Anyway, the book briefly presents a number of Swedish functionalist architects and some of their work. It also touches a bit on the political implications of the style, coming as it did on the eve of an era of Social Democratic near-hegemony for Sweden, when the increasing wealth of the nation made possible a major expansion of the welfare state as well as Sweden's building stock (including for the new and increased functions taken on by the state – like many new library buildings, etc.). Hence, it was associated with the building of the Folkhemmet, "the people's home", the Swedish welfare state. Sommar sees this as something that has worked in functionalism's favor, being associated with this era of rapid development for Sweden. Me, I think the boring, austere look of those functionalist buildings helped build an image of the Social Democracy as too bureaucratic and not enough concerned with actual people, something that finally came back to bite them in the butt in the seventies, when they finally lost that near-hegemonic position they'd held on to for half a century in Swedish politics (didn't leave the party leadership in those days very happy, I can tell you).
Some of the people presented in the book are quite interesting, and they have created some of the most enduring monuments to functionalism in Sweden. Me, I think an architectural movement that calls itself "functionalism" really should realize that in our Nordic climate, flat roofs are simply asking for trouble, and that for an environment where people live and work buildings should be pleasing to the eye to increase happiness. But I also recognize what these architects and planners were trying to do: building a new and better society, where even the less well-off would be able to afford a good housing standard, with lots of light, and room enough for proper living amenities – like indoor bathrooms, and kitchen equipment. I'll also admit that many of the indoor designs are quite pleasing to the eye, even if the exteriors are angular, blocky, and boring.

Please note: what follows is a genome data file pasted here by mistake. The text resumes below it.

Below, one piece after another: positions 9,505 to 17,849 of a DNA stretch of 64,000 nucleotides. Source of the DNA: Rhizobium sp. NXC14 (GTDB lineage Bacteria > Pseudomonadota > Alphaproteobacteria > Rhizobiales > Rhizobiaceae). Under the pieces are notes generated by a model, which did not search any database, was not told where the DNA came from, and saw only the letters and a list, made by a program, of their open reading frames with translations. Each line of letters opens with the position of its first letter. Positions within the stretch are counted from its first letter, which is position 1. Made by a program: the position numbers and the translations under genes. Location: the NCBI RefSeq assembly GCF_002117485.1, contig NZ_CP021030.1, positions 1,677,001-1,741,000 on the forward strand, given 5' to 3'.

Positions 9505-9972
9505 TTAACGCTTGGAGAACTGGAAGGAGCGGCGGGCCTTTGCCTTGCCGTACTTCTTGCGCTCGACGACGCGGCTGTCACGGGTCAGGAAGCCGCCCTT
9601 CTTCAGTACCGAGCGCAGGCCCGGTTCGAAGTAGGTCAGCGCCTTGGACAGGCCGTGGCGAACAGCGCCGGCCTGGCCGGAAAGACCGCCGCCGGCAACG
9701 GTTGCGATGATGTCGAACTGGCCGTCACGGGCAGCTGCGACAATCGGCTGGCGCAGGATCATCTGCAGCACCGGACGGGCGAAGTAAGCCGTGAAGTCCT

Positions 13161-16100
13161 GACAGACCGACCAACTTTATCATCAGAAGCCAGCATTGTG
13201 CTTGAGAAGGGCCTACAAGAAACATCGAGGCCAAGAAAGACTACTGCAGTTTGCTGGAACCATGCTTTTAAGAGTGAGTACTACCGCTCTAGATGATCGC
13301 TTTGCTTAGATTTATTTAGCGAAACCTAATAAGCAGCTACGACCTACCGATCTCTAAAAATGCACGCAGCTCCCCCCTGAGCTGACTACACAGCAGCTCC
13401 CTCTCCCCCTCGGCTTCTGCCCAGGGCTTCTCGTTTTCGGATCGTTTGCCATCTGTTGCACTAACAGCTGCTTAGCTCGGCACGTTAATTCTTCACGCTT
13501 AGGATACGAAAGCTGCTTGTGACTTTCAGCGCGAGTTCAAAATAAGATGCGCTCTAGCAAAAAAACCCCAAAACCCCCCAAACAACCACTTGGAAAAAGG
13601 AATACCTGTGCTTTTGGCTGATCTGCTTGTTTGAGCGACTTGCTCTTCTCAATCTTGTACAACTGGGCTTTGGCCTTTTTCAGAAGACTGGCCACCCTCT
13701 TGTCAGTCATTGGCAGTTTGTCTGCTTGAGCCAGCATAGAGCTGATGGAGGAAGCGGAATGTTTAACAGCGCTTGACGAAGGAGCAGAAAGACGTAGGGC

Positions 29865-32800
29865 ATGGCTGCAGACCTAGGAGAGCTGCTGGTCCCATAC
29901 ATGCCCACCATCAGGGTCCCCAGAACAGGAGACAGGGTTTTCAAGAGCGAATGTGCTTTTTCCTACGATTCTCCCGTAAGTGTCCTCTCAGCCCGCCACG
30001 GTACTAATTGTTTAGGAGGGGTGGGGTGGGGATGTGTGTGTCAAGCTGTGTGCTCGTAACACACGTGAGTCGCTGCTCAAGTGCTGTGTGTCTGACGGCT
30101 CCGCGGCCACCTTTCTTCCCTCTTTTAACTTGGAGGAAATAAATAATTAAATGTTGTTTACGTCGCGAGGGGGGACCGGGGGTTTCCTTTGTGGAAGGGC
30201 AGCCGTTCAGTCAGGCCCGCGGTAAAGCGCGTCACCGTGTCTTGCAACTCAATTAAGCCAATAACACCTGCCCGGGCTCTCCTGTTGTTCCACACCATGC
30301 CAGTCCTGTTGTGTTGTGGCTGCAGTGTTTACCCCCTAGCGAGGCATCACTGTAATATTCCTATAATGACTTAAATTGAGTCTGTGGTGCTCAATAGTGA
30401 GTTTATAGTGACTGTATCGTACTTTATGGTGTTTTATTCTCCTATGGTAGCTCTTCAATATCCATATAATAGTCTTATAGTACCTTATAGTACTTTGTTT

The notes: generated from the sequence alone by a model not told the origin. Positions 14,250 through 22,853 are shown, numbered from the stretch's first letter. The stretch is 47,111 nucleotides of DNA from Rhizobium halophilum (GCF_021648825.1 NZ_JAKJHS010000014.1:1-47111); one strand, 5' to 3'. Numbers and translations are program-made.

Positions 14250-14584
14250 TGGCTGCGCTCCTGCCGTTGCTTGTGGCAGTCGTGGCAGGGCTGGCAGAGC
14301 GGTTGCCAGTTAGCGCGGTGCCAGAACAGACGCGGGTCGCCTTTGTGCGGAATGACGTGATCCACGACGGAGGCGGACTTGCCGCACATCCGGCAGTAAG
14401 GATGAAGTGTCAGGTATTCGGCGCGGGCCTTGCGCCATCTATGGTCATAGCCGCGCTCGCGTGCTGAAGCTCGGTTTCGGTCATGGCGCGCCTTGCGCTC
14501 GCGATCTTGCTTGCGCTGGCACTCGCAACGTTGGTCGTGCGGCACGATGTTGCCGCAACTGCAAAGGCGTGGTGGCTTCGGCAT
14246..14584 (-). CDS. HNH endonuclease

One of the greats of the movement was Gunnar Asplund, who among many, many other things did an add-on to the Gothenburg city hall that is symptomatic of my views of the movement. Instead of creating something that harmonized with the existing building, he decided to tack on this ugly slab on the right:
If you're not thinking, "What was he thinking?", clearly there's something wrong with you.
On the other hand, he also created these spacious interiors:
...so he can't have been all bad. (I recommend that you go to the Gunnar Asplund site linked to above; it's worth it to see some of the more important architectonic creations of Sweden's 20s and 30s.)
Funkis worth the read, the prose flows easily enough and some of the pictures (by Åke E:son Lindman) quite nice, but don't expect a critical eye or deep enquiry from Sommar; that's not what her writing is about.
(...And if you're over the age of forty and an English-speaker, I certainly hope the word "funkis" reminded you of "The Funky Gibbon".)